The Peril of Ignoring Domestic Audiences

Whilst scouring the web for intriguing articles concerning public diplomacy, I came across this blog, which is run by the U.N. In this article, the author synthesizes material learned from a conference titled “Digital Diplomacy + Social Good”, which was jointly led by the United Nations Foundation and the Digital Diplomacy Coalition, into eight salient tips for practitioners to better engage their audiences in this new age of technology.

I found that this article addressed several of the major themes of this class, with the first illustrating the evolution that public diplomacy is currently experiencing. Gone are the days where there existed a wide chasm between practitioner and audience as well as the monopolization of the entire process of public diplomacy by political elites. In its stead we observe a more inclusive definition of who a public diplomat is (we all are! All of the suggestions from the blog author can be used by top diplomats as well as common lay people to help influence others) while also recognizing the need for a stronger, more active engagement between practitioner and audience.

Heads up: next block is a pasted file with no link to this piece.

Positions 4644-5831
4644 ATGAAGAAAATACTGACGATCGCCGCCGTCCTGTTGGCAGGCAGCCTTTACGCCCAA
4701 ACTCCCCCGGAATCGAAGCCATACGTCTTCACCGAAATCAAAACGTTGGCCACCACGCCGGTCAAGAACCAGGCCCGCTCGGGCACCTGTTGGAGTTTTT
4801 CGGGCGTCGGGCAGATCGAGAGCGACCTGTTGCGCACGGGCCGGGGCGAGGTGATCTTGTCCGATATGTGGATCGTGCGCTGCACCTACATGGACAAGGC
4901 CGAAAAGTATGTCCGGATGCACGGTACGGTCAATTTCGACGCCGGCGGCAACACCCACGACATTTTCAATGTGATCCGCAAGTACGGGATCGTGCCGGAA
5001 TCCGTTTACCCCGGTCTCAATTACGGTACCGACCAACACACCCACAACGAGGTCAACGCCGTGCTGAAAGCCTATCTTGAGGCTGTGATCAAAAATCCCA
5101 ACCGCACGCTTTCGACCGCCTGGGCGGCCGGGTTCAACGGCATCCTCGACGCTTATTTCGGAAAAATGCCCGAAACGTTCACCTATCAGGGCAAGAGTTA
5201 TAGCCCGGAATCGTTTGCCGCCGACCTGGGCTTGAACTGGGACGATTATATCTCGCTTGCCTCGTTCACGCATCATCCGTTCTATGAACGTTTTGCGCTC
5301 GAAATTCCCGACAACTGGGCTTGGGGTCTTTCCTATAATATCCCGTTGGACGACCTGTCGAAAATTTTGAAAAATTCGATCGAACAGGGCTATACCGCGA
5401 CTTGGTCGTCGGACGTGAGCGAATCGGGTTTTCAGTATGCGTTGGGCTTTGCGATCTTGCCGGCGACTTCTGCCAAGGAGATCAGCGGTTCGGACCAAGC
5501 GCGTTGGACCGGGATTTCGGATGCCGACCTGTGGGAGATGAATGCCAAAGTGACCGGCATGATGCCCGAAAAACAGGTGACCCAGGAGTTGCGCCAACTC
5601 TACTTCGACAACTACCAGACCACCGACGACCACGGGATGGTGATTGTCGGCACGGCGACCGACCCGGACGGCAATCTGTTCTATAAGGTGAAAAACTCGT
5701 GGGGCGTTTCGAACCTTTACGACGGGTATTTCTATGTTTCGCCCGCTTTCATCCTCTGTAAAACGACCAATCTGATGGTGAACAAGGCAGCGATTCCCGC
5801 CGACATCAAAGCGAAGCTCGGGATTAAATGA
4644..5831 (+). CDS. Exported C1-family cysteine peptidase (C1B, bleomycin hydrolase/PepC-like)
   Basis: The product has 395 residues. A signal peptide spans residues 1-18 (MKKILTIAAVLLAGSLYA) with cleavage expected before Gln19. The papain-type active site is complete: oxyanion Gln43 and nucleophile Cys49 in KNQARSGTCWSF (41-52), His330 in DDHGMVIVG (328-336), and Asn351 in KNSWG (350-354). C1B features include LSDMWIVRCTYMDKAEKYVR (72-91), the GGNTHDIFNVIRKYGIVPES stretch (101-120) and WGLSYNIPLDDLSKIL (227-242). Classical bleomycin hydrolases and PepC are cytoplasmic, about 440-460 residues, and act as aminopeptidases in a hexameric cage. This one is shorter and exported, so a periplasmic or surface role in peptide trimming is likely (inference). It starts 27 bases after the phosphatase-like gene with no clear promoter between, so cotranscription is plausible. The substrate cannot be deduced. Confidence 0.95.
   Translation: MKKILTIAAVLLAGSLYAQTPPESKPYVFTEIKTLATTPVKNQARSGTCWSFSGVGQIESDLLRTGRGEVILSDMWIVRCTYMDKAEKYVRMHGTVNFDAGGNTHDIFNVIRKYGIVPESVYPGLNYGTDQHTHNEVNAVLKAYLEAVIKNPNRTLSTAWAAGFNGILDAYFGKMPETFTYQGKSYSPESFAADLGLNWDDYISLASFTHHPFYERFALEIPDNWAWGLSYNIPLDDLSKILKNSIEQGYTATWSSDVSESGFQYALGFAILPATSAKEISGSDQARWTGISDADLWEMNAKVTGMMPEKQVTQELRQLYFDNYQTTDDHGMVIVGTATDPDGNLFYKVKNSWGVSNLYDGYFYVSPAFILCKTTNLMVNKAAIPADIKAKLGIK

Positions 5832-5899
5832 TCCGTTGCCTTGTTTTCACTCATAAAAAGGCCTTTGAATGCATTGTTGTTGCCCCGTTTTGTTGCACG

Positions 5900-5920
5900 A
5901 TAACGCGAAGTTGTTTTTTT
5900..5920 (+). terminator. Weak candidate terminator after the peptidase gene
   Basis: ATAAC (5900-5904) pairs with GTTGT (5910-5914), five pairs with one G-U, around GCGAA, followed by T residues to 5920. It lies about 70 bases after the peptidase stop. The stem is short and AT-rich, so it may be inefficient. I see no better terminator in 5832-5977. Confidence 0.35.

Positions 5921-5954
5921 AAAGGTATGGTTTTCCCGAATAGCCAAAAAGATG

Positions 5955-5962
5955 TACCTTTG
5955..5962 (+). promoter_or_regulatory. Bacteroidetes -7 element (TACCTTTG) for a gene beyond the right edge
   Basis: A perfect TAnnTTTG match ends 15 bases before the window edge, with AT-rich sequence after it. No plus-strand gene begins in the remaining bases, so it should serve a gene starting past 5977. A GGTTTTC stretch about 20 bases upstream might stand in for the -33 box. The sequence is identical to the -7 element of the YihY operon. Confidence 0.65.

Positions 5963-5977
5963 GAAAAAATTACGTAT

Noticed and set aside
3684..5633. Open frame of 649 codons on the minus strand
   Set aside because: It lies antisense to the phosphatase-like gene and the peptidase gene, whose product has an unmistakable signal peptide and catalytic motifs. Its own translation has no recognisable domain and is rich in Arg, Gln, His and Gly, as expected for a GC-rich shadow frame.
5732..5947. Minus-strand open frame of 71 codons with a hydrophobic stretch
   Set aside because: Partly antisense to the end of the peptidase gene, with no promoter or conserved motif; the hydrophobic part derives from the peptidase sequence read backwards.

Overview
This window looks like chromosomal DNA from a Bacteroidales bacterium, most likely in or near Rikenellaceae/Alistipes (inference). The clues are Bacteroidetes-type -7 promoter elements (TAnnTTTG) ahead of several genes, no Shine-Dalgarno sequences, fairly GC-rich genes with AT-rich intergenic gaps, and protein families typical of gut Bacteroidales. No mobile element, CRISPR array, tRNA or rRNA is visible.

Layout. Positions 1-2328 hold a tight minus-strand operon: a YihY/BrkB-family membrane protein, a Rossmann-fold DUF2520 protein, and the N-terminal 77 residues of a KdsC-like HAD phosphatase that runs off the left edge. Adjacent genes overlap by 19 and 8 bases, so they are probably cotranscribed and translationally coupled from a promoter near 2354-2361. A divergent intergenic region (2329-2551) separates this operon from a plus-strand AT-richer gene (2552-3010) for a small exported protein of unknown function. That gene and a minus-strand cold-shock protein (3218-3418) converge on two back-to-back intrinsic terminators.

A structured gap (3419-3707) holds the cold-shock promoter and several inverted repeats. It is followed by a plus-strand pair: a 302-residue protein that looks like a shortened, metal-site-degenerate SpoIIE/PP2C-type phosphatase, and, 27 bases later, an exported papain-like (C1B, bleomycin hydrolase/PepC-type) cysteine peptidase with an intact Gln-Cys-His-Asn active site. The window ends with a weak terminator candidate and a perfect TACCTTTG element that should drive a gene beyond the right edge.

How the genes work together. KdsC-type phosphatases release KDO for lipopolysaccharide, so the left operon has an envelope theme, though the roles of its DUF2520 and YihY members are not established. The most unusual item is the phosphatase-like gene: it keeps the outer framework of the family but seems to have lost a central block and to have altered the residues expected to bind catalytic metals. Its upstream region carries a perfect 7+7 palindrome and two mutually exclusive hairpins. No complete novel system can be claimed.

Furthermore, I thought this piece, when viewed from a domestic lens, dovetailed quite well with Huijgh’s article about the domestic dimension of public diplomacy. I feel we sometimes can get caught up with how we project ourselves to an international audience to the point we take for granted our domestic audience. This can lead to issues later on, especially since domestic members are potential diplomats in their own right. One need not look far to recognize that the U.S. government, with its series of major missteps including WikiLeaks, the Snowden Incident, and increasingly bitter, unproductive political catfights i.e. 2013 shutdown, is in very much need of damage control with its own citizens. All of the suggestions detailed in the article can be very much utilized by the government to help repair its image with its own citizens. Failure to do so will lead to issues within the international scene, which is best encapsulated by Huijgh’s prescient declaration that “internal legitimacy remains a precondition for international respect.”

China’s Panda Diplomacy